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International Journal of Kinesiology & Sports Science


Background: The lumbopelvic-hip complex, also referred to as the “core”, is composed of every muscle between the knees and sternum. The back squat (BS) and front squat (FS) are both staple exercises that challenge the core in different ways. Possessing a properly balanced squat ratio (SR = 1-RM FS/1-RM BS; 1-RM = one-repetition maximum) could lead to a more stable core.

Objective: This study attempted to determine if there was a meaningful relationship between the SR and core strength (CS) in resistance-trained males. If a strong relation exists between the SR and CS, strength and conditioning professionals would have a readily available assessment tool for examining CS by simply viewing the SR.

Method: Twenty-one resistance-trained males (age = 28.3 ± 6.2 years; body mass = 93.1 ± 13.1 kg; height = 181.9 ± 7.6 cm; weight training experience with FS & BS = 6.4 ± 3.7 years) performed CS tests (flexor endurance, extensor endurance, prone bridge, left side-bridge, and right side-bridge), along with a 1-RM in the BS and FS. An aggregate of the CS test times (CSA) was also calculated for comparison with the SR. A Pearson product-moment correlation coefficient (r) was used to compare the SR with the CS tests and the CSA.

Results: The CS test results were as follows (secs): flexor endurance 228.2±93.0, extensor endurance 137.0±28.2, prone bridge 166.7±51.3, left side-bridge 97.36±31.0, right side-bridge 100.2±28.3, and CSA 729.8±165.4. The 1-RM BS, 1-RM FS, and SR were: 157.5±29.7 kgs, 132.2±24.3 kgs, and 0.84±0.06 respectively. A moderate correlation was found between total CSA and the SR (r = 0.50, CD2 = 0.25, p2= 0.24, p2= 0.86, p<0.05).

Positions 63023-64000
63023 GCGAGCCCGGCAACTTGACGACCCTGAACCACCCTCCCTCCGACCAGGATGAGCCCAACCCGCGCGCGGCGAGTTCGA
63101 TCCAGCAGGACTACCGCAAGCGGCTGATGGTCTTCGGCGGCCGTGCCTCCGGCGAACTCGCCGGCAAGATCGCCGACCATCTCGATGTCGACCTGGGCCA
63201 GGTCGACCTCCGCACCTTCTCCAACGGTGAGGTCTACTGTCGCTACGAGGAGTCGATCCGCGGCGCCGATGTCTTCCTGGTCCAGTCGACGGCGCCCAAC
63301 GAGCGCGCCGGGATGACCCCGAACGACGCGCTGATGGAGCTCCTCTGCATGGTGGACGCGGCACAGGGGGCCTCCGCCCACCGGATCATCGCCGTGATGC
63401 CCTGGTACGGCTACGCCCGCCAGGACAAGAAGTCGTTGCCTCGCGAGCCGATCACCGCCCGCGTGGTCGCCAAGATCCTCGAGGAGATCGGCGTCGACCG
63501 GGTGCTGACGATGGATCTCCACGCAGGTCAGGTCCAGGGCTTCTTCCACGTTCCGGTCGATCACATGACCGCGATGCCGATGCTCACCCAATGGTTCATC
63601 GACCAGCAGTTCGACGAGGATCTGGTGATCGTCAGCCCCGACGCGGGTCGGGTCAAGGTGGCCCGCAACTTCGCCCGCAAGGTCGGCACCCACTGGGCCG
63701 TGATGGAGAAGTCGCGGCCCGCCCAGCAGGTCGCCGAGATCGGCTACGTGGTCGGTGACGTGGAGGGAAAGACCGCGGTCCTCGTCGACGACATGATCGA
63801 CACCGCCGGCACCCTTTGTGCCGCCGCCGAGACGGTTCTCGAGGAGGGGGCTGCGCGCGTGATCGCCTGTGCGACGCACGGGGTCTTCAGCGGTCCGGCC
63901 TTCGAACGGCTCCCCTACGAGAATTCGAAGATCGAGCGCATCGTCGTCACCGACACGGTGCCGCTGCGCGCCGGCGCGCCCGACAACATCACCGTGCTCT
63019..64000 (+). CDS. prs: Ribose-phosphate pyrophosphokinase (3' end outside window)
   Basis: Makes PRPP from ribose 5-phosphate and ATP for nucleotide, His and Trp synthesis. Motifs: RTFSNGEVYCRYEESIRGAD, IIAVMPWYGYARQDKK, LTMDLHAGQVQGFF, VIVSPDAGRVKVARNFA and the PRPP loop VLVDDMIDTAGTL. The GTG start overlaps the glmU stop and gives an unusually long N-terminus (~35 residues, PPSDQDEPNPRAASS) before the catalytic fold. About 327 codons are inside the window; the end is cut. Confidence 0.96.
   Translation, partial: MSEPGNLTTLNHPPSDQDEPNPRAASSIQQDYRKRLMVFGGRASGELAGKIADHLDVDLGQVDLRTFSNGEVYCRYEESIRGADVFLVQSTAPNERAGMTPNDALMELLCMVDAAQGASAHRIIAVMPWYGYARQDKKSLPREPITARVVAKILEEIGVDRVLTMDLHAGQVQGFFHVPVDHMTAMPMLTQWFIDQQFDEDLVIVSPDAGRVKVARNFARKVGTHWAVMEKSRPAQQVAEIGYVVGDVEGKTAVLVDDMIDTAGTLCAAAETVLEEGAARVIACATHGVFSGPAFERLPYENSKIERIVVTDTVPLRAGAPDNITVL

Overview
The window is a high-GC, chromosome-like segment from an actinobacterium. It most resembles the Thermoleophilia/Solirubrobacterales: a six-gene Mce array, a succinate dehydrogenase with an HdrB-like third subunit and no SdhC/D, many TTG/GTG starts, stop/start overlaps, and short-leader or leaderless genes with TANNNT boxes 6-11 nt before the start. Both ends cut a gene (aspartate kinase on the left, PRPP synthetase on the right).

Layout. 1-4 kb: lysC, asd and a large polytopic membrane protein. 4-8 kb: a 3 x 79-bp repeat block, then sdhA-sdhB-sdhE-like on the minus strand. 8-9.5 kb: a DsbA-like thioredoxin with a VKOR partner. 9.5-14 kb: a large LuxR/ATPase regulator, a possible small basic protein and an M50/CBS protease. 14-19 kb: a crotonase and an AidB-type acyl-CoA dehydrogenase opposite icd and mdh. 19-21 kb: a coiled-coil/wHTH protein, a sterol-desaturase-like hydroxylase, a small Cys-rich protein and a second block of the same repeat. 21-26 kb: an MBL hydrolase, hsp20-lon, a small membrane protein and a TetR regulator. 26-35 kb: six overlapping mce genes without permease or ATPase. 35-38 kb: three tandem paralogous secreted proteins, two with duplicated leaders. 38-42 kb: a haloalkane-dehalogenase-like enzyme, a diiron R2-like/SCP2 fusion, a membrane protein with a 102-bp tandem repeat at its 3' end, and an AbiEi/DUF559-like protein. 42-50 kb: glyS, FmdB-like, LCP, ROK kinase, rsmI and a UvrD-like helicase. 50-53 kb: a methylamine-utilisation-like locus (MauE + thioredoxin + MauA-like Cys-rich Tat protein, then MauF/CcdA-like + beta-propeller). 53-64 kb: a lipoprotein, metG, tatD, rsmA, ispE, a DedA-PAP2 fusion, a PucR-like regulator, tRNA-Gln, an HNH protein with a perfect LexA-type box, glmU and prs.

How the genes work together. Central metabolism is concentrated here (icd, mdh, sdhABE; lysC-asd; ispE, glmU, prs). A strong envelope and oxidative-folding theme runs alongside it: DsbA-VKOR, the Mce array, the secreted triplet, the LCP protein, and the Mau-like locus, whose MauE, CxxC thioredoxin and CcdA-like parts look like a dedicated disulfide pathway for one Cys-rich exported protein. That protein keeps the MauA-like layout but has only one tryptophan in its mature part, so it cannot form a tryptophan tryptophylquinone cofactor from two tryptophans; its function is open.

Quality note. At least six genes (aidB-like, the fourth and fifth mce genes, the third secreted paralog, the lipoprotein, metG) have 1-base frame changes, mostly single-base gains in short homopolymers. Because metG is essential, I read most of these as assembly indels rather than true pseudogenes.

Conclusions: The results of this study suggest that the CSA and prone bridge test are moderately related to the SR. However, the low coefficient of determination between the SR and CS times suggests that the SR is not a suitable estimate of CS. The very strong relationship between the 1-RM FS and 1-RM BS provides strong evidence for the interchangeable use of these modalities within a resistance training protocol.


Published in the International Journal of Kinesiology & Sports Science by the Australian International Academic Centre. Available via

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